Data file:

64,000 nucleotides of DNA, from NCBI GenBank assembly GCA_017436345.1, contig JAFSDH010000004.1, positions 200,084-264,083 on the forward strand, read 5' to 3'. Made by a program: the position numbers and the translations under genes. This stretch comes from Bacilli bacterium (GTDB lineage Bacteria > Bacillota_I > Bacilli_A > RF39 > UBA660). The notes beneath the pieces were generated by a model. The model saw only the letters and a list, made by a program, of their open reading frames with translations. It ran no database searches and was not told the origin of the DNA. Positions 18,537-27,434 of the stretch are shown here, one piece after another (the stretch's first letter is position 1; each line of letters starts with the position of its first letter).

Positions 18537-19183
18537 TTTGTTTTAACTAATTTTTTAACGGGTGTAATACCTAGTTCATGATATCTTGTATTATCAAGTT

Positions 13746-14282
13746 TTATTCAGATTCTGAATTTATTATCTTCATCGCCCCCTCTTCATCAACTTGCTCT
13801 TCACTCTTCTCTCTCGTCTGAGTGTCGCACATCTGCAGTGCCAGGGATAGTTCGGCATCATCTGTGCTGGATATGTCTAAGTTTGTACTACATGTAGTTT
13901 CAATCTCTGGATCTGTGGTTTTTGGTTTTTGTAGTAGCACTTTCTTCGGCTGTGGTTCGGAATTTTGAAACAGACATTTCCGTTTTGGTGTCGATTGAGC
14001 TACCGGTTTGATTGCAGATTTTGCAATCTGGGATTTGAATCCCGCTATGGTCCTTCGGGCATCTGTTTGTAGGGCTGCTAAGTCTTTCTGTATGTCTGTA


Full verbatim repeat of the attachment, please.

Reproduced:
64,000 nucleotides of DNA, from NCBI GenBank assembly GCA_017436345.1, contig JAFSDH010000004.1, positions 200,084-264,083 on the forward strand, read 5' to 3'. Made by a program: the position numbers and the translations under genes. This stretch comes from Bacilli bacterium (GTDB lineage Bacteria > Bacillota_I > Bacilli_A > RF39 > UBA660). The notes beneath the pieces were generated by a model. The model saw only the letters and a list, made by a program, of their open reading frames with translations. It ran no database searches and was not told the origin of the DNA. Positions 18,537-27,434 of the stretch are shown here, one piece after another (the stretch's first letter is position 1; each line of letters starts with the position of its first letter).

Positions 18537-19183
18537 TTTGTTTTAACTAATTTTTTAACGGGTGTAATACCTAGTTCATGATATCTTGTATTATCAAGTT

Positions 13746-14282
13746 TTATTCAGATTCTGAATTTATTATCTTCATCGCCCCCTCTTCATCAACTTGCTCT
13801 TCACTCTTCTCTCTCGTCTGAGTGTCGCACATCTGCAGTGCCAGGGATAGTTCGGCATCATCTGTGCTGGATATGTCTAAGTTTGTACTACATGTAGTTT
13901 CAATCTCTGGATCTGTGGTTTTTGGTTTTTGTAGTAGCACTTTCTTCGGCTGTGGTTCGGAATTTTGAAACAGACATTTCCGTTTTGGTGTCGATTGAGC
14001 TACCGGTTTGATTGCAGATTTTGCAATCTGGGATTTGAATCCCGCTATGGTCCTTCGGGCATCTGTTTGTAGGGCTGCTAAGTCTTTCTGTATGTCTGTA